on the characteristics of the children and teacher snack area. A main characteristic of the carpeted side
(Kramer, 1976, p. 170). Epstein (1990) also stated of the room was a time line, a blue oval boundary
that trained Montessori teachers are encouraged to about the size of a standard living room rug with a
modify and improve Montessori practice in their yellow duck patterned in the middle. I was told that
classrooms. From these statements, it would have this time line would be used for group activities such
been anticipated that numerous studies on classroom as unit studies, calendar-time, show and tell, and story
adaptations would follow. However, due to rapid telling, during which students all sat in the middle of
growth in the various programs and extensions as in the oval. There were about 20 students in Sandys
the examples above, much effort has been concen- classroom.
trated in the adaptations in these programs. Because
the importance of the adaptations at the level of Sandys Montessori-Based Philosophy
classroom had been recognized (Holmes, cited in
Kramer, 1976; Epstein, 1990), but considerably less Sandy was a qualified Montessori teacher. The
attention had been given to the teachers influence in quality that Sandy valued the most in a Montessori
their Montessori classrooms, I sought to determine program was that children enjoy what they learn. One
how Montessori-trained teachers choose to adapt the of the emphases of her Montessori method was to
philosophy and introduce new elements into their allow the child to be independent and enjoy his or her
classrooms. learning. Sandy said that the Montessori method
developed the whole child as a person as well as
To investigate the extent of adaptation in individual allowing the children to learn and grow on their own
classrooms, a Montessori school was selected, and while enjoying themselves. Sandy said that she does
permission was granted for study. Classroom obser- not teach but merely directs the students towards
vation as well as teachers interviews were con- their proper development. She also believed that the
ducted. This combinative approach was used to Montessori materials were self-teaching and self-
promote the dependability and accuracy of the correcting, and that the children would learn on their
representative Montessori classrooms. The data own if she let them handle and solve their own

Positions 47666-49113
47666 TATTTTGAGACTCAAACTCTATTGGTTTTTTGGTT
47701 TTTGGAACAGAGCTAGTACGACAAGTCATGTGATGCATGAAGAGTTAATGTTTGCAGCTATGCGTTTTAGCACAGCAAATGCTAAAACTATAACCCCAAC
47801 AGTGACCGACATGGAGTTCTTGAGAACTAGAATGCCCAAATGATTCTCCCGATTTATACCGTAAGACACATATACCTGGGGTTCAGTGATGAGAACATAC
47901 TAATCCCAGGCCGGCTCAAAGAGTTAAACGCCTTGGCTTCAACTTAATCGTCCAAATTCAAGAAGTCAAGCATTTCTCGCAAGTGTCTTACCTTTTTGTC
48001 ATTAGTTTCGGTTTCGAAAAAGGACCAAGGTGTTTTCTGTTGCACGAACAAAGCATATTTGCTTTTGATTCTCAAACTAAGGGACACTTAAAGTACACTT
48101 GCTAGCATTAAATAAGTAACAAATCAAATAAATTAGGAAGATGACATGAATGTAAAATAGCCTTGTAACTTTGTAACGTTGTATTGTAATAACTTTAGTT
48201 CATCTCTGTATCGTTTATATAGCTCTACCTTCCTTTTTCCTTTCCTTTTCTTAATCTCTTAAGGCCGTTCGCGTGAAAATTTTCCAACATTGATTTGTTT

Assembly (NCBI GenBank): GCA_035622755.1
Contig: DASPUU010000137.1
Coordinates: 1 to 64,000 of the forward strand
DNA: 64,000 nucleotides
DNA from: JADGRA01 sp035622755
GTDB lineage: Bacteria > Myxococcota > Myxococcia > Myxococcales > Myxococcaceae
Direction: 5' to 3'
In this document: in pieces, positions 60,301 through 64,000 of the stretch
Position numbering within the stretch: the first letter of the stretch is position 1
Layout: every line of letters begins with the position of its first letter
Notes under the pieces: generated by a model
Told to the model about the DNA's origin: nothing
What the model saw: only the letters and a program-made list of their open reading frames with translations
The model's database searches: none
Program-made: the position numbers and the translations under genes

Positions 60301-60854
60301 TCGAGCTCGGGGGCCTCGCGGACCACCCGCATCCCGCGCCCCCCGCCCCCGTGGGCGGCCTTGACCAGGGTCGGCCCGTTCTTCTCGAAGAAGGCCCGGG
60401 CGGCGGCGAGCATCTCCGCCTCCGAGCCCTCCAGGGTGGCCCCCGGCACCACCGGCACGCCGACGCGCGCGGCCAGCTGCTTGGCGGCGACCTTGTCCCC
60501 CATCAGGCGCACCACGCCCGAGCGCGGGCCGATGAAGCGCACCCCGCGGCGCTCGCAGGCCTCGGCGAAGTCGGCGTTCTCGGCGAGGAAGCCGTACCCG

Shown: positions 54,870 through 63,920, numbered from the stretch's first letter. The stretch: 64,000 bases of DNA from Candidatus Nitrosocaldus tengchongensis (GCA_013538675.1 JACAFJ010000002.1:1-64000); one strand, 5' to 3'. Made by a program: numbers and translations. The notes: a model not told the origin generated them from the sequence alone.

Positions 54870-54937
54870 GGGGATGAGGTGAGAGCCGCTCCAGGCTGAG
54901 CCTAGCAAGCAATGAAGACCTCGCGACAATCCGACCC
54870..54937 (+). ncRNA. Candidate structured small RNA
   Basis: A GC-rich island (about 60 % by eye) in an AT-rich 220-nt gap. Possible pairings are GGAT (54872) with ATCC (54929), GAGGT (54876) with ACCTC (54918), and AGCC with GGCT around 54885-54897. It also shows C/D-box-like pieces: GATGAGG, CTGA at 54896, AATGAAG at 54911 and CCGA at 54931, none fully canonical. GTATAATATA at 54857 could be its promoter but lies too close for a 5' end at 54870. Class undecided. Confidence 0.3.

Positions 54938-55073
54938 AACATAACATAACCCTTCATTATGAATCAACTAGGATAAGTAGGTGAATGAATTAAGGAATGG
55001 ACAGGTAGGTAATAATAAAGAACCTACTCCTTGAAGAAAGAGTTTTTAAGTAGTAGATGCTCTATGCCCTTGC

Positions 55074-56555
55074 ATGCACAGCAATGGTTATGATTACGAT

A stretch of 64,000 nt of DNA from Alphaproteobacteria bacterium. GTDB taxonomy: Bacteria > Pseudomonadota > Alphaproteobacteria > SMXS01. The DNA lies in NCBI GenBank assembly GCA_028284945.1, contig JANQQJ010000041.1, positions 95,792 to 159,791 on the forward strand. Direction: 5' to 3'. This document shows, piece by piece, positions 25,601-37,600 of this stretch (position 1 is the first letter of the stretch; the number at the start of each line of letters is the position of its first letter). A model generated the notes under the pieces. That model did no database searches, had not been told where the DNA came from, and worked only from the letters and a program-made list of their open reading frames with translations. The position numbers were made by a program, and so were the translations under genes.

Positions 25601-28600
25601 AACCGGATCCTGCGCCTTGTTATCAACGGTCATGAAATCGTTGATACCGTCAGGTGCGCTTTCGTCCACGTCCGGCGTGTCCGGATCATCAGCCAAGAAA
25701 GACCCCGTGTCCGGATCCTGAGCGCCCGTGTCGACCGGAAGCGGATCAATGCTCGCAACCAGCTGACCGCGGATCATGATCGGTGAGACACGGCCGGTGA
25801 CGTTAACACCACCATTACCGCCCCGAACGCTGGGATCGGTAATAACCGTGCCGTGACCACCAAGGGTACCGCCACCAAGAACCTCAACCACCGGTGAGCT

presented here were selected examples from each problems.
classroom and descriptions of the interaction between
the teacher and the students, including some specific Sandy believed that, using these materials, the
conversations recorded within the respective class- children naturally would interact among themselves
Classroom Adaptation 97
when solving their problems. She believed that this I tend to play music in the background. I think it
method promoted their social interaction in addition to sets the tone. Either classical or Celtic, flute
their problem-solving skills. In other words, the music or Peruvian flute music, easy listening
children learned to respect one another. The develop- something that would set the tone for the day.
It might be seasonal. Right now were doing
ment of the childrens social interaction was sup-
Celtic music because of the time of the year, were
ported by my observation of the classroom. The doing St. Patricks day.
children usually gathered into small groups to work on
the materials of their choice. I observed two boys
working together on the Pink Tower exercise: She also showed me the music workbooks and the
picture books about music history she made for the
In the carpeted section of the classroom, George whole class. In addition to music, Sandy also intro-
was working on the Pink Tower when Bill duced some activities involving the fine arts. She
approached him and appeared to have made a mentioned that I do a lot of seasonal works. In
suggestion. After a short negotiation, the two kindergarten right now, we are doing van Gogh. And
boys agreed and together walked towards one of
we are just finishing the unit on Monet. It is fun.
the shelves. They helped each other to bring
However, her emphasis in this area was significantly
back pieces of the Red Rock exercise. They
kept going back and forth, combining the two less than in music.
materials together with frequent discussions.
Unit Studies. Because she believed that the children
should enjoy what they learn in class, Sandy tried to
Adaptations of the Original Method keep their options as open as possible. Similar to the
music, Sandy brought extra curriculum such as